“The Gambling Support University Tour” will travel to locations across the UK, speaking with students and university staff about the issue of gambling-related harms and the training and support services they provide.
Attendees will also receive specialist information about gambling harm, as well as have the opportunity to speak with trained experts about their own experiences and problems.
YGAM will provide free harm prevention training to university staff, student union officers and safeguarding leads, as well as promote its Student Hub website that provides students with a range of information, advice and guidance on the topic.
Higher education institutions and colleges that have already taken part in the roadshow include Worcester, Central Lancashire, Northumbria, Bournemouth, Sheffield, Lincoln and Stoke-on-Trent, with a further 18 in Scotland visited by the Scottish Gambling Education Network in a similar initiative.
The launch of the tour comes after research commissioned by GamStop and YGAM earlier this year found of the 2,000 students surveyed by Censuswide, 80% had gambled and 41% admitted that gambling had a negative impact on their university experience.
Some 35% of respondents were using money either from their student loan, overdraft, had borrowed from friends or were taking out payday loans to help fund their gambling, while 19% admitted to using their student loan to gamble.
Mean gambling spend for students was £31.52 per week and 18% said they spent more than £50 per week on gambling. In addition, 38% said they gambled at least once a week and 63% at least once a month.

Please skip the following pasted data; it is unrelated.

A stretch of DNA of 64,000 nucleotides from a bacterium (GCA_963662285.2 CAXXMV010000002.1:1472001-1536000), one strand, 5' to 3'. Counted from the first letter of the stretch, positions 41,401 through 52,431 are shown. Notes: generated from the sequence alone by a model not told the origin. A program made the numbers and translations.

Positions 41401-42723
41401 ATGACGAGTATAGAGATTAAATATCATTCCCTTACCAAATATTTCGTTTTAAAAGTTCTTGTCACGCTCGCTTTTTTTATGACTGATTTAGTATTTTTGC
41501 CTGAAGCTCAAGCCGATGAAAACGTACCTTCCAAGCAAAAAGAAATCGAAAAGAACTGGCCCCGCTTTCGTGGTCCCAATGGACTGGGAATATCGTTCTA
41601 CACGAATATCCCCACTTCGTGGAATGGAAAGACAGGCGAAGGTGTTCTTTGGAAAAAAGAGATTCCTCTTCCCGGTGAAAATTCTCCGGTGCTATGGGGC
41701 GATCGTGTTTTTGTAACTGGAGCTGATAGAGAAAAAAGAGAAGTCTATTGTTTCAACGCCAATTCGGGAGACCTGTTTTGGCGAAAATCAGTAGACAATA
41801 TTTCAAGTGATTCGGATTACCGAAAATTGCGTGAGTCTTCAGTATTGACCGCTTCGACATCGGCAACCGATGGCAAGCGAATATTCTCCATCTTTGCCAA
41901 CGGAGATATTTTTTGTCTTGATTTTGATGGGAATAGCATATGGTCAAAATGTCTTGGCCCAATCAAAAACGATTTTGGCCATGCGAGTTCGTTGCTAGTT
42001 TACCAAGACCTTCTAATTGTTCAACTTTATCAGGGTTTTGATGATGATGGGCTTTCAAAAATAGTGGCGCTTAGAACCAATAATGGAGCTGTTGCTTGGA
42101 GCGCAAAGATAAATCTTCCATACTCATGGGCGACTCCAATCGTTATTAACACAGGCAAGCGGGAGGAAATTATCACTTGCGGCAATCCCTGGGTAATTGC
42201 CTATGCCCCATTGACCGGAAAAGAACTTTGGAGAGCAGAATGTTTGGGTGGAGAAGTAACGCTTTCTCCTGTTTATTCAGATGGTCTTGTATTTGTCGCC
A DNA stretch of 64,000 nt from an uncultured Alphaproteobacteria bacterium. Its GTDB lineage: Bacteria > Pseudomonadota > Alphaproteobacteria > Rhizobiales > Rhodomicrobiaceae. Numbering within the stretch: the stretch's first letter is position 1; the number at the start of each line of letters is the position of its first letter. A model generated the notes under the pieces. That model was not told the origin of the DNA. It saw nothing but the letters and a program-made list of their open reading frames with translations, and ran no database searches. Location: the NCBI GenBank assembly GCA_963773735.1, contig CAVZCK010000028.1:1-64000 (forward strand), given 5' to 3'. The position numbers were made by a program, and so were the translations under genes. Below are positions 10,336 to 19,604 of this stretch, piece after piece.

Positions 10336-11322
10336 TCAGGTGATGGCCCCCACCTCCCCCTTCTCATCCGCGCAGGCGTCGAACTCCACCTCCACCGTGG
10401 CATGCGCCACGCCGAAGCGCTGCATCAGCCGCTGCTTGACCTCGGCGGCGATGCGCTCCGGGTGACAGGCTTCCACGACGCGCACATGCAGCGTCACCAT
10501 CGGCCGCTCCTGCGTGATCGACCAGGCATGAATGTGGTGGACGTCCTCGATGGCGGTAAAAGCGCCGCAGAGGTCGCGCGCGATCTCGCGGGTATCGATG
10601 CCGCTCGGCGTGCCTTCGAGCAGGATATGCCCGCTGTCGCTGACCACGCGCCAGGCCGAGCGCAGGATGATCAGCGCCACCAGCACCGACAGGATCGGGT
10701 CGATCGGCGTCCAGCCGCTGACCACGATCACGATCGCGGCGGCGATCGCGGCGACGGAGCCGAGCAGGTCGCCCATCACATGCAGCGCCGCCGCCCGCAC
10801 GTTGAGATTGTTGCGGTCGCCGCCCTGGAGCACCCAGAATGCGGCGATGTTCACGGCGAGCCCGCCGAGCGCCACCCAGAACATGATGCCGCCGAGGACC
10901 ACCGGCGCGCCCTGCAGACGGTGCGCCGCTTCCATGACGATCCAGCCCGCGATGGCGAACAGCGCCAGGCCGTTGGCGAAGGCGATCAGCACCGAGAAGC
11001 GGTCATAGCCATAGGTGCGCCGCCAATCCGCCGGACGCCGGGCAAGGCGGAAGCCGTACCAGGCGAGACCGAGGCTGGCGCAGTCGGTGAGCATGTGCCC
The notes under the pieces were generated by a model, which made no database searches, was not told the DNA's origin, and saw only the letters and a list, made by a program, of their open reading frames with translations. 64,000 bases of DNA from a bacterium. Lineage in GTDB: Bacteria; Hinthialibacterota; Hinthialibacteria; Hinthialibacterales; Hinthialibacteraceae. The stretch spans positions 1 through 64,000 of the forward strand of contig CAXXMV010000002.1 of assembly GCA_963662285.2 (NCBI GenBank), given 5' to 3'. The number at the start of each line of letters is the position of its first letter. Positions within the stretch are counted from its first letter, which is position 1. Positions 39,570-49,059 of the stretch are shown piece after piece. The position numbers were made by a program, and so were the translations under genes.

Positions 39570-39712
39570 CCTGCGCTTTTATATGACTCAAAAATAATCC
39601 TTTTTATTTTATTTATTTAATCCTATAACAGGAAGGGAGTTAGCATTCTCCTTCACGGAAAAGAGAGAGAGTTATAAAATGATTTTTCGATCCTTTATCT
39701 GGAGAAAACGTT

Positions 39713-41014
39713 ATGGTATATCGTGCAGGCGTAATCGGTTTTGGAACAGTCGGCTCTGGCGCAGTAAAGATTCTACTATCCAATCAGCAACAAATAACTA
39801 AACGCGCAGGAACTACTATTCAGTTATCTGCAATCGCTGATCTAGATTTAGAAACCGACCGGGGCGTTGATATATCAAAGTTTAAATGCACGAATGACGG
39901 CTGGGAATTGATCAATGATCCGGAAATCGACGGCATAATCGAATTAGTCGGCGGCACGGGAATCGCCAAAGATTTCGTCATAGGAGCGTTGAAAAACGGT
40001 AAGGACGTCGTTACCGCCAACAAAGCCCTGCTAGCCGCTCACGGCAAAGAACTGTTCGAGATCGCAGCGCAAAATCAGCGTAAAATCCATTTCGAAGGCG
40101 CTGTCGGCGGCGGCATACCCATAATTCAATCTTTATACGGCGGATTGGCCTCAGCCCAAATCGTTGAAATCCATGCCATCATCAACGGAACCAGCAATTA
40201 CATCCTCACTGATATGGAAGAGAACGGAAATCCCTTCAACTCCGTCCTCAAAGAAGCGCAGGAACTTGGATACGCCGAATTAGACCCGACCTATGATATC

“The Gambling Support University Tour has been a great success and is an important initiative for all the organisations taking part,” Gamstop chief executive Fiona Palmer said.
“Gambling-related harm on our campuses is a subject that is rarely addressed, but for any students experiencing problems with their gambling, self-exclusion is one of the most important tools available, giving them valuable breathing space while they seek additional help.”
YGAM director of external affairs, Daniel Bliss, added: “The popularity of the tour so far shows us that gambling harm is clearly an issue that universities are more conscious of.
“Universities offer support to their students on a variety of issues ranging from alcohol, drugs and debt. We believe gambling should be given the same level of focus and this tour is helping to increase awareness and understanding.”